Dead Bee Heuristic

Have you ever had a software problem that disappeared even when you did nothing to correct it? Or have you ever fixed a bug by doing something that seems as if it shouldn’t have fixed anything?

Whenever that happens to me, I A) remain wary, and B) remove the fix so that by seeing the problem again I have additional evidence that the “fix” was truly the fix. I call this is the dead bee heuristic, because if there’s a bee in my living room, I don’t want it to mysteriously disappear, I want to see it fly out my window or be dead on my floor.

This applies to testing situations, too. If I change a data file and see that it no longer crashes the application I’m testing, the next thing I do is change it back again so I can see the crash one more time.

“Say, was you ever bit by a dead bee?…You know, you got to be careful of dead bees if you’re goin’ around barefooted, ’cause if you step on them they can sting you just as bad as if they was alive, especially if they was kind of mad when they got killed. I bet I been bit a hundred times that way.” — Walter Brennan as “Eddie” in To Have and Have Not

And always bear in mind that killing the “bee” may not have solved the real problem, or may have created new problems.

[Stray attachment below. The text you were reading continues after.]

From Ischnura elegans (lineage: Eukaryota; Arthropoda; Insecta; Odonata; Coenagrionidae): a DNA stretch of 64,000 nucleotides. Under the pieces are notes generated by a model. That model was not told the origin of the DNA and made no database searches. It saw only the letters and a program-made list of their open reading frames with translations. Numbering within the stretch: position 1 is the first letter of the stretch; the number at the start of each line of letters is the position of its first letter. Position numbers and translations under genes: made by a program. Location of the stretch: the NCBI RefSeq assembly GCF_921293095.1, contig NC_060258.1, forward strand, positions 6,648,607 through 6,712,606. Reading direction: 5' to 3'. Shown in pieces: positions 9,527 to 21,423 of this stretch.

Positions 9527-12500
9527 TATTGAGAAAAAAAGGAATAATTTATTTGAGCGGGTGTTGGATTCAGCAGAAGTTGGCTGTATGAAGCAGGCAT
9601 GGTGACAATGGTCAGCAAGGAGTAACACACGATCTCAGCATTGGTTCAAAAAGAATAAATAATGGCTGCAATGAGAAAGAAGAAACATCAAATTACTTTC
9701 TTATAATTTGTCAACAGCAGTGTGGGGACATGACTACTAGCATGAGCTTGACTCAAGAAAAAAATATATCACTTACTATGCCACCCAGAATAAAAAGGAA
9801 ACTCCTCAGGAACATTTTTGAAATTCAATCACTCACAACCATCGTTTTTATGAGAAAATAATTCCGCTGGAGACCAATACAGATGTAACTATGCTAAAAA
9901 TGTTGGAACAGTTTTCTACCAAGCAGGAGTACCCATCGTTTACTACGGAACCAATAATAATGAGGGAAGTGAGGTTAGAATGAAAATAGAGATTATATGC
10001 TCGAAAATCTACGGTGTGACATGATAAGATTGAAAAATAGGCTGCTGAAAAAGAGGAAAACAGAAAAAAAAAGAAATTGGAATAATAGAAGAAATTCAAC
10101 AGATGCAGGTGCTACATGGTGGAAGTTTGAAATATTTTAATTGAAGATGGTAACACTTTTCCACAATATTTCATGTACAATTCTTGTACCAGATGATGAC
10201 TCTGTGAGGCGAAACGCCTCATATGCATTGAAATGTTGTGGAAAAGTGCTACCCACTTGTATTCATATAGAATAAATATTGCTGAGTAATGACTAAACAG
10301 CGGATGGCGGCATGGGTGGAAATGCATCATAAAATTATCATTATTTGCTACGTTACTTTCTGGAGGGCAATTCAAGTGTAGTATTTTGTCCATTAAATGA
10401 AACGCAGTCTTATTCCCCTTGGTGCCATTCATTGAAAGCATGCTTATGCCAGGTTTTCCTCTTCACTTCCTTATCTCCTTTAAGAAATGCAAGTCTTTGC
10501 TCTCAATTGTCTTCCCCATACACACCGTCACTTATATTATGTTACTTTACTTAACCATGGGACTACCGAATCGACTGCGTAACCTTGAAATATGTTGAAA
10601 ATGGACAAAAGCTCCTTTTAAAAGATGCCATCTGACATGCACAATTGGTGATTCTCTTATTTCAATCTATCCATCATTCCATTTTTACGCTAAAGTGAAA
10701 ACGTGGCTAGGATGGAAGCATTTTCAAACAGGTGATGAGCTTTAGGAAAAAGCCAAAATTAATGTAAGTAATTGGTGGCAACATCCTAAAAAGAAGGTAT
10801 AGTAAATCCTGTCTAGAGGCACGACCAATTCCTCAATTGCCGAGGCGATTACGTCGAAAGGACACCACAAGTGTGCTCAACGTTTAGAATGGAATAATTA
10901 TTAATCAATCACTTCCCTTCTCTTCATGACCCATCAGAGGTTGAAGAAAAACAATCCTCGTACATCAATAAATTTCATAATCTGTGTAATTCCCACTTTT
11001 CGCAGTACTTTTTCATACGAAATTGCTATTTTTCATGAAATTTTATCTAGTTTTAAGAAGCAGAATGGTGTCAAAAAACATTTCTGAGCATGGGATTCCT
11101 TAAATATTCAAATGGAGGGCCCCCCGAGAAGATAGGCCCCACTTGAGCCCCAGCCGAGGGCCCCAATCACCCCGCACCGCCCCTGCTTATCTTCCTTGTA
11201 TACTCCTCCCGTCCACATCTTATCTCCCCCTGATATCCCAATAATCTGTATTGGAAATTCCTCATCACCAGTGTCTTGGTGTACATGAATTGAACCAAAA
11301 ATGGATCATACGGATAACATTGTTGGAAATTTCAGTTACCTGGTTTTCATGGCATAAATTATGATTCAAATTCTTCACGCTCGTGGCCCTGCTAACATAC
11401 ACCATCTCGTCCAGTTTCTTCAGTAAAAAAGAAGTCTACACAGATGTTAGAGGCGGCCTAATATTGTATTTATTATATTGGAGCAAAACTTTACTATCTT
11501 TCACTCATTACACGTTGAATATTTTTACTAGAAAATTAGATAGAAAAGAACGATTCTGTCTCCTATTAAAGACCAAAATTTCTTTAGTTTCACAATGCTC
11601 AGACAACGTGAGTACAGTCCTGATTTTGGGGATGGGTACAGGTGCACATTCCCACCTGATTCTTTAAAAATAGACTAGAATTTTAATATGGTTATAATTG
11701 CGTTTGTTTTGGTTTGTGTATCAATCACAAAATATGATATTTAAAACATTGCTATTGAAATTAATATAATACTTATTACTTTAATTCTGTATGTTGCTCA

One thought on “Dead Bee Heuristic

  1. In my 9 years of test experience I have whitnessed the ‘dead bee heuristic’.

    I have even seen something stranger… once I found a bug, but I only saw it 1 time. After that, I never saw it again. I talked about it with colleagues and friends but none of them could believe the bug. I kept saying and telling what I had seen. But they all said the same thing “show me the bug”, “Can you reproduce it?”, well you know how this story goes.

    I never could reproduce it.
    Untill on 1 day we had a large meeting with 20 people on a large screen. The person who gave the demo reproduced the bug. It blinked on screen before everyone’s noses. Everybody believed me from that moment. *”you saw the Windows background wallpaper through the application for a split second.”
    However, we never found the cause and none of the programmers could reproduce the bug ever since.

    We don’t even know if the bug is still in the application or solved because of ongoing development so to speak.

    But the thing is: How do you call such type of bug? How should it be named? A mystery? 🙂

    [James’ Reply: It’s a hard to reproduce bug.]

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